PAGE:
Coventry University funds one place for a postgraduate researcher to attend the annual Cumberland lodge conference. The focus of the conference is to support PGRs to think about their next steps after completing their research degree. This year Zimu Xu applied and was selected to attend the 2018 Cumberland Lodge “Life Beyond PhD” 2018 Conference. Please read below of Zimu’s reflections on the experience.
I knew it would be a very different and exciting 5-day stay before I arrived at Cumberland Lodge for the “Life Beyond the PhD” 2018 Conference. And it turn out great! To start with, you don’t often get the opportunity to live in a 17th century country house in Windsor Great Park and be looked after all day long with great breakfast, lunch and dinner. The venue was beautiful with many historical touches, the current patron of the Lodge is the Queen.
This location was used in the film The King’s Speech.
The five day programme was packed with various talks and activities such as self-leadership for researchers, speaking and writing techniques for impact and public engagement. Broad and varying views on academia were shared with an audience from diverse backgrounds. There were topics that I had never seriously thought about, such as mental health. The rising awareness of this issue will help to support PGRs.
The talk on techniques for impact was very useful, not only for conducting research, but also on how to maximise research impact. Other than some very useful tips, the speaker also theorized on things you might already know or have implemented before and formed a much more structured understanding, such as the use of Nonviolent Communication for research
The talk on public engagement initiated thought about research impact and how to broaden your views. The activity of delivering a 5 minute presentation in front of a multi-disciplinary audience forced us to use concise, clear and jargon-free language, which all linked up to allow you to better share your research and make an impact.
There was an activity on pitching an interdisciplinary research proposal. It gave a flavour of what you might expect from working on an interdisciplinary project and provided tips and best practice ideas on pitching a research proposal to maximise the chances of successes. It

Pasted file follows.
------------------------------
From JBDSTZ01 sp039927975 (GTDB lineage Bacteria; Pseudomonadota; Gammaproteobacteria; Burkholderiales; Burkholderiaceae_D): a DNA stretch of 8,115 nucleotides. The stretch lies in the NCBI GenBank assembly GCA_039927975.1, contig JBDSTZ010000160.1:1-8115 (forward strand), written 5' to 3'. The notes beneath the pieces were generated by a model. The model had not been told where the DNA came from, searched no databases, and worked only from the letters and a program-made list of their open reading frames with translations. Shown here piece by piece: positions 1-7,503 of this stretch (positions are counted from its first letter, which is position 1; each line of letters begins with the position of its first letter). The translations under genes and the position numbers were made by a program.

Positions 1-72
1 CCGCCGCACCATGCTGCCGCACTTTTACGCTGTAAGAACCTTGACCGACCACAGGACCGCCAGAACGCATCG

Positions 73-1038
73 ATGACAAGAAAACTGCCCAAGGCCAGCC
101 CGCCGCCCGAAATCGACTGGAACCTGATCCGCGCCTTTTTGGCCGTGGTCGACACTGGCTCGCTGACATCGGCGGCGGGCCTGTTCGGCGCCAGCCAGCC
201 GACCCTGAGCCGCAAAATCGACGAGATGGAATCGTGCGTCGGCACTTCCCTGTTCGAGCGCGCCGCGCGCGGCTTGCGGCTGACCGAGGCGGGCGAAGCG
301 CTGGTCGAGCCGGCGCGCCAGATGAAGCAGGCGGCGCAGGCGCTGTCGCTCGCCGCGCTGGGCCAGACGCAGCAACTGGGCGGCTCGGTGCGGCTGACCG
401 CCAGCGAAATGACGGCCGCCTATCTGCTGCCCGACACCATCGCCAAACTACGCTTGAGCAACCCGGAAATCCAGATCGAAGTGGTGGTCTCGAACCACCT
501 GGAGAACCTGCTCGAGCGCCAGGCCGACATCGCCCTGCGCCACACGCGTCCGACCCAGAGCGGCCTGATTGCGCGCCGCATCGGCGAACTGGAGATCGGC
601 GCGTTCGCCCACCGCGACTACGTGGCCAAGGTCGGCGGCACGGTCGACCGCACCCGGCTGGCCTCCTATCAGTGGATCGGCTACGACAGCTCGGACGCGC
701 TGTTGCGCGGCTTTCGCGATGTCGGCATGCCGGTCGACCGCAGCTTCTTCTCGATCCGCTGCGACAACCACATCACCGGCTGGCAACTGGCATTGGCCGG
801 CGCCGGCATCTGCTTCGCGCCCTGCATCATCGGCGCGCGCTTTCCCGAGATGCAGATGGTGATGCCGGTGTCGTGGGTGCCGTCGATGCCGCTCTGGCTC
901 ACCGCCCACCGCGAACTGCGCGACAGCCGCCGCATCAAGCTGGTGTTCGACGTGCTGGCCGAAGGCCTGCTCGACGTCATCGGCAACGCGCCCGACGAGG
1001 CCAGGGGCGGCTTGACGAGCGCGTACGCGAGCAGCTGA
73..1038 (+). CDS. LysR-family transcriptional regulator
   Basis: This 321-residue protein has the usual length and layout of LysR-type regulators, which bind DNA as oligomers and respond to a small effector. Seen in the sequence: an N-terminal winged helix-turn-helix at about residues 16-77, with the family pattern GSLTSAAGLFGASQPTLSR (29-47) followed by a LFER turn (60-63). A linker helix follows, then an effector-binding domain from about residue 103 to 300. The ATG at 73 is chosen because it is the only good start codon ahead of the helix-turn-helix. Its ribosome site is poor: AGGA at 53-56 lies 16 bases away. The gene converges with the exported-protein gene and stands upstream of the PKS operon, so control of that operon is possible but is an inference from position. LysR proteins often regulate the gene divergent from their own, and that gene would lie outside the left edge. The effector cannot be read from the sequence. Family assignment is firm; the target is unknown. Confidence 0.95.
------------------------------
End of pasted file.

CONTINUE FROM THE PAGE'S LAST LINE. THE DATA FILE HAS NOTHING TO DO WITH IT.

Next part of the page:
is something particularly relevant for a research-led academic career where funding application is an important part of the job.
The drop-in CV and career advice session was also very useful and helped me look at the situation from different perspectives. For instance, during a talk, the speaker discussed some main qualities gained through the PhD journey: completed finisher, attention to detail and hard working under pressure. It reminded me that it is about how to uncover the skills and qualities you have already acquired and package them appropriately for landing a job.
Another important part of the conference was interacting with fellow attendees from different disciplines, countries, universities and backgrounds. One of most memorable experiences for me was the one-hour long walk from the lodge to Windsor Castle where I saw hundreds of deer in the royal park running across the road just a few yards in front of me. It was a great experience not only because all the skills and knowledge acquired are useful for future career and personal development, but also the friendships established.
Inspired by Zimu experience at Cumberland Lodge? We will be offering to fund one PGR to attend the 2019 conference, further information will be shared on this in 2019, via the weekly newsletter.